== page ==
It has been an interesting period to have Michael with us. He has brought lots of enthusiasm and fresh ideas. Introducing free schools, enabling primary schools to become academies, reworking the accountability system for secondary schools and giving heads and governors more say in the performance management of their staff all demonstrated a boldness of thinking. His passionate commitment to social mobility and his espousal of the Pupil Premium were also widely welcomed.

However, Michael must learn to think harder about his plans before rushing to implement them. For example, some of the problems of the helter-skelter expansion of academy chains could have been avoided if he had adopted the checks and balances which his colleague, Lord Nash, has introduced. Free schools would have caused less dissent and represented better value for money if they had always been linked to the pressing demand for school places. Primary academy status from the start should only been available on a cluster of schools rather than individual school basis. School Direct has a lot to commend it as a way of giving schools a greater stake in recruiting and training teachers but its implementation has been fraught with difficulties. What is more in each case Michael was warned in advance about the problems.

Michael rightly challenged us to raise the bar in terms of standards and attainment but he failed to get a balance between equipping students with the skills as well as the knowledge they need to be rounded and successful 21st century citizens.

Although Michael comes from a Conservative family he found it hard to resist the temptation for the state to control everything. From the curriculum, to the content of examinations, to deciding which free schools should be allowed to open, to dictating which schools must become academies Michael has demonstrated a centralising and authoritarian streak. Agencies – such as the National College for School Leadership – that represented an independent voice in education improvement – have been emasculated. Michael’s treatment of Baroness Morgan and the handling of the Birmingham ‘Trojan Horse’ allegations called into question Ofsted’s independence. This statist stance is all the more ironic given Michael’s criticisms of his predecessors.

Michael was very committed to introducing a school system where headteachers and groups of schools led and drove improvement – a self sustaining and improving system was his aim. Academy chains, teaching schools and the expansion of national, local and specialist leaders of education were the vanguard in driving this change. But his failure to incentivise or recognise collaborative working through the inspection and accountability systems and his refusal to enforce partnership on outstanding converter academies undermined his strategic goal. In addition Michael’s stubborn refusal to countenance any significant role for local authorities in steering and joining up the different bits of the school improvement landscape, coupled with the creation of a parallel school commissioner system for overseeing academies, has left us with a fragmented system for securing progress for every pupil in every school. In short Michael tried very hard and produced lots of work. But overall his actions lacked the strategic coherence necessary to deliver his declared objective.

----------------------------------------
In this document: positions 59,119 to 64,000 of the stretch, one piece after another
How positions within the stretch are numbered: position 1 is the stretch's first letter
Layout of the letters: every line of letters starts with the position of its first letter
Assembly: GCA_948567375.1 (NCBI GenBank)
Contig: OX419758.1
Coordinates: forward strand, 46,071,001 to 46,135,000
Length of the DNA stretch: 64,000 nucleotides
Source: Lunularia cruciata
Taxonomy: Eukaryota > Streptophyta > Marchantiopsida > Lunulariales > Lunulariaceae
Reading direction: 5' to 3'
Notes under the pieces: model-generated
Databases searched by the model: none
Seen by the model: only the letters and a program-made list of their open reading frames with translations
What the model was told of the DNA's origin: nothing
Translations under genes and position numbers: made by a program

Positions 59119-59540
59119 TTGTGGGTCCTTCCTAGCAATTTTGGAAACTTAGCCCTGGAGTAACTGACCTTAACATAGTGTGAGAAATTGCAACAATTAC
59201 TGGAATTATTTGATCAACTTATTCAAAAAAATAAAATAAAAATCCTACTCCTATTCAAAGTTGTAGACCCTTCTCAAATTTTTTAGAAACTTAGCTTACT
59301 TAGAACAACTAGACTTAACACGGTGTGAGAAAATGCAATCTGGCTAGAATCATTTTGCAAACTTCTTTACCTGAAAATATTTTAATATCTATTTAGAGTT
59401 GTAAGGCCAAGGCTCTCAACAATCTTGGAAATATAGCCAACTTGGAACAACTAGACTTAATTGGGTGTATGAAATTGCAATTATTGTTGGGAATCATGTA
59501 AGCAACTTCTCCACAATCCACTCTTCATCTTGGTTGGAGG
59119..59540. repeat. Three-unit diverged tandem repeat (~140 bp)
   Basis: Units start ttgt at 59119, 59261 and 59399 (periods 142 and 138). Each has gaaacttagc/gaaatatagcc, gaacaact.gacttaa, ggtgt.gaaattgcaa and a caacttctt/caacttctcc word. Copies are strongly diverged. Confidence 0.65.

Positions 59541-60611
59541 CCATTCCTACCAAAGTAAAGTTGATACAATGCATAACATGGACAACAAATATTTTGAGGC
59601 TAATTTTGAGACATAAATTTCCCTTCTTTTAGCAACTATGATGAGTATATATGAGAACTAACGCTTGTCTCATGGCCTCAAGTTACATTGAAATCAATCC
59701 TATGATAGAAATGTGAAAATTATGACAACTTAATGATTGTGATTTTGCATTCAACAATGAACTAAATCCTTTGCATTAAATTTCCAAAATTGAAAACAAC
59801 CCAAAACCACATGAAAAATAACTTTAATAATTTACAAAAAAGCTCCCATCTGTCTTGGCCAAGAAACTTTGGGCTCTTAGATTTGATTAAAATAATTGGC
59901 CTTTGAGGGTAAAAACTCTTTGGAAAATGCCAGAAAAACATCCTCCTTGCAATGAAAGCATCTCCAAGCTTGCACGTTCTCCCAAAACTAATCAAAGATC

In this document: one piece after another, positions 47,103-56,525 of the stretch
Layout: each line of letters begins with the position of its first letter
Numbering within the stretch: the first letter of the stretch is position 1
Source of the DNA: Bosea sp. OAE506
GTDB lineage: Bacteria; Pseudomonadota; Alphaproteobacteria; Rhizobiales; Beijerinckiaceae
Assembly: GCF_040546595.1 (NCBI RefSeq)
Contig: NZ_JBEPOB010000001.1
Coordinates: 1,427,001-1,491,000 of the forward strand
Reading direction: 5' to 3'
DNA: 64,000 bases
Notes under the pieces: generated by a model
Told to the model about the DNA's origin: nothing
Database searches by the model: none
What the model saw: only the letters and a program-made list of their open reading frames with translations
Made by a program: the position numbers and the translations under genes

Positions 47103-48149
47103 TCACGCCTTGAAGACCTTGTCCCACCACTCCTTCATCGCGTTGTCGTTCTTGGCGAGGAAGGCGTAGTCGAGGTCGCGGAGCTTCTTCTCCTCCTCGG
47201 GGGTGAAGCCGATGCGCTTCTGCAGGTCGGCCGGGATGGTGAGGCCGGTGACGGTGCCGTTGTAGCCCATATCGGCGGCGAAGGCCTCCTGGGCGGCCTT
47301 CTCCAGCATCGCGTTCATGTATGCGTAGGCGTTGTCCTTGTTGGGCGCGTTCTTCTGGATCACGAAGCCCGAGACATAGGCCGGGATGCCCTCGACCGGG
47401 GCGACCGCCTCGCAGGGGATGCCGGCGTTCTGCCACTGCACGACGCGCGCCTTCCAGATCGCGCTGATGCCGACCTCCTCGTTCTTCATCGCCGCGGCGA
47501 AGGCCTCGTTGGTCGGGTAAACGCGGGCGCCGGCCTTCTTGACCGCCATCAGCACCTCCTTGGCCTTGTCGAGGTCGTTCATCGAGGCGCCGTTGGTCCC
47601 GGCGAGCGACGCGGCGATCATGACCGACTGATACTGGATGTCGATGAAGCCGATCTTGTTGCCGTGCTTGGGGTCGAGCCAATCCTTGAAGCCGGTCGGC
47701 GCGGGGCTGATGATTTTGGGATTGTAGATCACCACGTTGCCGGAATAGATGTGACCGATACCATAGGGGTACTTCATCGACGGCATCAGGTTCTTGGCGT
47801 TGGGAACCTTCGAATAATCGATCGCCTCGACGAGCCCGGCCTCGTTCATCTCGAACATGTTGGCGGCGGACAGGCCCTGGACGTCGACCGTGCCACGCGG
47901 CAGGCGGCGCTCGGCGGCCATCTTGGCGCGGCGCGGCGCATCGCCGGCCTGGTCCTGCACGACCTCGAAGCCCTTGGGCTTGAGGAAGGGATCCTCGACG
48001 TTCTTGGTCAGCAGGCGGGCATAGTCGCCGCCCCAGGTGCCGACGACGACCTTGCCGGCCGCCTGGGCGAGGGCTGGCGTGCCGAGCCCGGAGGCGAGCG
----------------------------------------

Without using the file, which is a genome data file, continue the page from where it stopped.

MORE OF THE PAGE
On a personal level Michael has demonstrated considerable personal charm. This skill will stand him in good stead in his new role but he must resist the temptation to patronise those he does not value or agree with. His characterisation of school governors as sherry drinking, cake-slicing, Kumbaya-singing local worthies was not only inaccurate but gratuitously (and unnecessarily) offensive. Such an attitude can be symptomatic of the terminal political disease that comes to afflict many senior politicians – hubris. The political world will be a duller place if Michael succumbs to this condition too soon.

 

 

 

David Blunkett’s ‘Review of education structures, functions and the raising of standards for all’ is a significant document. It highlights and reinforces the weaknesses of the current mishmash of arrangements for overseeing the development and improvement of all schools. More significantly, for the purposes of this blog post, it provides a real sense of direction about the likely shape of Labour’s education policy and priorities a year out from next year’s general election.

A strong welcome